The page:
By TMoM Team Member, Ashley Quinn Kibby
Omicron: The Christmas Corona Wave of 2022
It finally happened and we’re not too mad about it. My husband, two-year-old twins, and I all caught the Christmas Corona Wave. In the days preceding our illness, friends in North Carolina, Maryland, Pennsylvania, Vermont, and Oregon had all tested positive for COVID-19, along with their entire families. Between Christmas and New Year’s, we heard many reports that the new Omicron variant was very contagious, but mild. A few days into 2022, we found out for ourselves.
Vaccination Status and Symptoms
Due to age and circumstance, my household had members with every vaccination status. My husband, Mike, received his booster one week prior. I’d had two doses but no booster. The twins were unvaccinated. Thankfully, our vaccination status did not appear correlated with the severity of our symptoms.
Mike’s illness spiked with a fever and chills but passed quickly. I had fatigue, headaches, and earaches for just over one week. The twins were snot-nosed, tired, tummy-troubled, and ornery for that same duration. For Mike and me, the worst part of it was having to take care of two sickies while sick ourselves. On day four of quarantine, things started to go downhill.
Sick, Tired, and Stuck
Perhaps it was the perfect storm. We’d just come off a week of visiting family. In Michigan, outdoor temps in the teens had us stuck indoors. Whether it was cabin fever or Omicron, the twins seemed to become threenagers overnight. They were sassy and demanding, testing our patience and parenting skills at every turn.
We’d bought them tablets for Christmas, and it seemed easy enough to give them some screen time so we could attempt to nap. But this only made matters worse. With every request for mommy to rest, they became clingier. With each headache, they became louder. Soon, they were outright defying me! Simple steps were met with stubborn refusals. Every diaper blow-out, mealtime, and outfit change became a struggle, or total meltdown.
Mommy’s in a Mood
I knew I’d lost it when my twins met “Mommy Monster.” In the fashion of Teen Wolf, my alter ego came alive with a growl and a warning not to cross me. The kids were so shocked by my contorted face and animalistic roar, their tears changed to nervous laughs. I joined them in laughter before explaining that mommy wasn’t feeling well, and I really needed them to follow directions. But what they needed from me was patience, compassion, and companionship. They were sick too, after all.
Staying Sane in Quarantine
By a stroke of luck, things turned around. Brynn was screaming at Cora for her blue truck as Cora shrieked the familiar refrain, “Nooooo, it’s miiiiiine!” I mustered all my parenting chops to firmly encourage Cora to return the toy while empowering her with the decision. As she held it in the air contemplating my proposition, Brynn snatched it out of her hand. At the same time, I spotted a pile of fruit snacks on the counter and promptly put them in front of Cora. “Great job following directions!” I told her.
With that simple, accidental act of positive reinforcement, I stopped the screaming, resolved the conflict, and remembered the proactive techniques that keep toddlers happy. Finally, we turned a corner and I felt like I had the upper hand again. After days of being sick and off my game, I’d been making all the wrong moves with my kids. Screen time instead of together time. Pointing out bad behavior instead of encouraging good behavior. Yelling (and growling!) instead of keeping my cool.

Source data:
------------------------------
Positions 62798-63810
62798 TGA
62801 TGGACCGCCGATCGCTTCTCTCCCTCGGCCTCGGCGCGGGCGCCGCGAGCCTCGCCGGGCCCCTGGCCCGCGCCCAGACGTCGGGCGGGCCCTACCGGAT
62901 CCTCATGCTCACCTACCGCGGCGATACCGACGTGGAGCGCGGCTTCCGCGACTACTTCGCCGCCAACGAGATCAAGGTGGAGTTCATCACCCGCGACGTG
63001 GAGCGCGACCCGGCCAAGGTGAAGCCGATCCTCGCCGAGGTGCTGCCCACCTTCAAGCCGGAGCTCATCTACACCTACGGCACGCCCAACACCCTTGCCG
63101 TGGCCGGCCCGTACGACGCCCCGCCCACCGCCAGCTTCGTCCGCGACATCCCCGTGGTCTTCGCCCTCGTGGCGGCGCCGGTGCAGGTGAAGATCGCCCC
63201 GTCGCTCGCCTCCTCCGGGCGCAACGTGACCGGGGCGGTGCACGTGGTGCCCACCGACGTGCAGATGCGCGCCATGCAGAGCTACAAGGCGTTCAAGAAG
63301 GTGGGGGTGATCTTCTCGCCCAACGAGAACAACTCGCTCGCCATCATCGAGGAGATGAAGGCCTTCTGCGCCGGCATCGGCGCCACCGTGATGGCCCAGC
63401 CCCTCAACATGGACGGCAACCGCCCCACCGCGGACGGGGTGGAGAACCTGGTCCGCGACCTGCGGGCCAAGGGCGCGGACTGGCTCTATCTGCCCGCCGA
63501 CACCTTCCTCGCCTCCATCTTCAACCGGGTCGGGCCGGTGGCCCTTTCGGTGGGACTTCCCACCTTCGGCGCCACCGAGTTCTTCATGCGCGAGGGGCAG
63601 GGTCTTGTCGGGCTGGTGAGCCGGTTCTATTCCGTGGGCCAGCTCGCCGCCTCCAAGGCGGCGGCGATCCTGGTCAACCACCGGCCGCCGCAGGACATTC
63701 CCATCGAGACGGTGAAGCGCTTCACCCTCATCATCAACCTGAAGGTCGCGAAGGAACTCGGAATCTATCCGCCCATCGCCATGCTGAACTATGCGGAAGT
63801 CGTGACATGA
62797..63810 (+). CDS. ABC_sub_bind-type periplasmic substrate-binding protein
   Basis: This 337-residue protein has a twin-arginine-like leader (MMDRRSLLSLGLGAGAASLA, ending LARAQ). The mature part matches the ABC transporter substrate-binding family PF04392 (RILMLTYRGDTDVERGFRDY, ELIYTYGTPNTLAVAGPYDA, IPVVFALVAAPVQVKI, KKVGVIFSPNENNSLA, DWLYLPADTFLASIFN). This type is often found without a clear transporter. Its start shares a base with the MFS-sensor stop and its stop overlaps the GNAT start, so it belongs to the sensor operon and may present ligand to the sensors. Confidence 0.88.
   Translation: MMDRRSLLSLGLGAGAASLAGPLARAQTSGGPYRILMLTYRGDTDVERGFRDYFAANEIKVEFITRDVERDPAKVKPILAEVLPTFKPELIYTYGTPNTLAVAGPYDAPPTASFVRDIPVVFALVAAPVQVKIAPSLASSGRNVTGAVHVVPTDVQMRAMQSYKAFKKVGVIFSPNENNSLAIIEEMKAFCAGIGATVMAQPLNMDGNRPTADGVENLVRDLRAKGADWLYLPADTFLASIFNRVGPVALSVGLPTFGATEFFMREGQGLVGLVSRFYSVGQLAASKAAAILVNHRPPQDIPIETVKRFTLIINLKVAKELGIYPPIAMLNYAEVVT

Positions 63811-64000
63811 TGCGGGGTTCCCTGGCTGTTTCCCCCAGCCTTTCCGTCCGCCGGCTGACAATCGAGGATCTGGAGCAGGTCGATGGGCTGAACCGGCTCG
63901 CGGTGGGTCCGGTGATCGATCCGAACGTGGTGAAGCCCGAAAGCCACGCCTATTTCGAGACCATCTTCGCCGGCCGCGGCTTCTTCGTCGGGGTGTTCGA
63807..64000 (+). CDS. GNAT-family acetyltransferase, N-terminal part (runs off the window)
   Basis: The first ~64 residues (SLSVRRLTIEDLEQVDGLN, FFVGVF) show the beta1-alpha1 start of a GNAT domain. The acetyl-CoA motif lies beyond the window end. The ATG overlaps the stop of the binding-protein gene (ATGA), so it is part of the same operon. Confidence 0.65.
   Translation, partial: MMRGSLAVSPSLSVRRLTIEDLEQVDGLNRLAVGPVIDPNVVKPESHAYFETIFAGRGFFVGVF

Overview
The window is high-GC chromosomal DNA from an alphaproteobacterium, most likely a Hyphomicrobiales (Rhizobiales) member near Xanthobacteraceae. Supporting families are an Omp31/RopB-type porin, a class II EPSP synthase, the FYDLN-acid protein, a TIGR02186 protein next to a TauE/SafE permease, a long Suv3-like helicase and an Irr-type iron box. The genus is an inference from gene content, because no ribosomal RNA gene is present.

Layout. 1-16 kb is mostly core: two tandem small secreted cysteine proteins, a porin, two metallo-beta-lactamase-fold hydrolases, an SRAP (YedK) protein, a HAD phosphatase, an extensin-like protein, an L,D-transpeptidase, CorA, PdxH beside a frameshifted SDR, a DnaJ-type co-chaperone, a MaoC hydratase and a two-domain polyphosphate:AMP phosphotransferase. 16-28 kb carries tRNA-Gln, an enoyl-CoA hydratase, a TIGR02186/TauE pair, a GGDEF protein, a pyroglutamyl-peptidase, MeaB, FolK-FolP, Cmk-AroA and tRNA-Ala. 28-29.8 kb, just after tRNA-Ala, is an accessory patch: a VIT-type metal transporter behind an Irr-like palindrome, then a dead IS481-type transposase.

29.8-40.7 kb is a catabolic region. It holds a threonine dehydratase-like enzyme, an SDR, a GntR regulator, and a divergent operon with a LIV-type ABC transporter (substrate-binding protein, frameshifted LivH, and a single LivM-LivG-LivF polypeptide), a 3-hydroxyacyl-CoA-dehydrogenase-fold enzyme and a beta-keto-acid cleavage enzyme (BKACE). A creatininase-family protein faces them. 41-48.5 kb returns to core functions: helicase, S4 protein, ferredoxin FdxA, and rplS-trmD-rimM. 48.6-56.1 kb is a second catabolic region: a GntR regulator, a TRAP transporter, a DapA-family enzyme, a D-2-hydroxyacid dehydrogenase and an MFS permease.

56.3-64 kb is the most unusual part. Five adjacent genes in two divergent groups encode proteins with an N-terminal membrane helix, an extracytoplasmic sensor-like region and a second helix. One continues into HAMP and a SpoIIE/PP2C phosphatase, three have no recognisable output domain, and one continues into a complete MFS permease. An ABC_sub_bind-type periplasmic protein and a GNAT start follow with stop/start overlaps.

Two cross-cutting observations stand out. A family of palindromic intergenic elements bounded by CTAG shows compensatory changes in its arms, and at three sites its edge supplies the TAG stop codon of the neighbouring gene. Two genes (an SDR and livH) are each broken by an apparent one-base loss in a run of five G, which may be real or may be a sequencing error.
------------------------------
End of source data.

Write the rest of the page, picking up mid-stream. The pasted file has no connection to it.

5 Tips for Surviving Quarantine with Toddlers
The lessons I learned through my family’s experience with Omicron are not Covid-specific. These tips apply to any situation in which the caregivers need care themselves. When you’re sick, it’s impossible to be on your A-game. But there are a few things you can do for your family to make a bad situation better.
- Lead the way. Energy is a force that fuels itself. Like begets like. Don’t let your negative energy create a spin cycle. If you feel caught in a trap of “woe is me,” excuse yourself for some selfcare. When you lose your cool in front of your kids, you set a precedent for them to follow. It’s natural to be emotionally dysregulated when you’re ill. Recognize this reality and be quick to reset.
- Take time to do one activity with your kids a day. Think of something simple and interactive that won’t take too much energy. Boost morale by giving the kids something to look forward to. One day we tore up toilet paper, put it in baskets, and pretended to be flower girls. Another, we played with puppets. Being hands-on with your kids gives you a chance to be hands-off afterward without too much recourse.
- Be the rock(star) you are. Most moms set the tone for their family to follow. You are the rock that holds it all together. Stick with what you know works, now is not the time to experiment. As much as possible try not to let illness eliminate your family routine. Adjust the speed, and if necessary, your attitude. Your family needs consistency now more than ever.
- Allow your spouse, partner, or family member to be the rock(star). Take turns. Run shifts. Treat the job like… a job. You’re feeling crummy while caring for crummy-feeling people. If you need to walk out, walk out. Just don’t make a scene while you’re doing it. You still want this job when Omicron is gone. Bye Felicia!
- Shift up bedtime. Sleep is fundamental to healing. Children, depending on their age and energy level, don’t always recognize and react to their body’s sleep cues. The best thing about this flu, cold, and Covid season is that the days are short. When the Sun shines for under ten hours a day, follow its cues. Your kids will too.
Want to get notifications on local events and happenings? Subscribe to Triad Moms on Main’s free weekly newsletters here.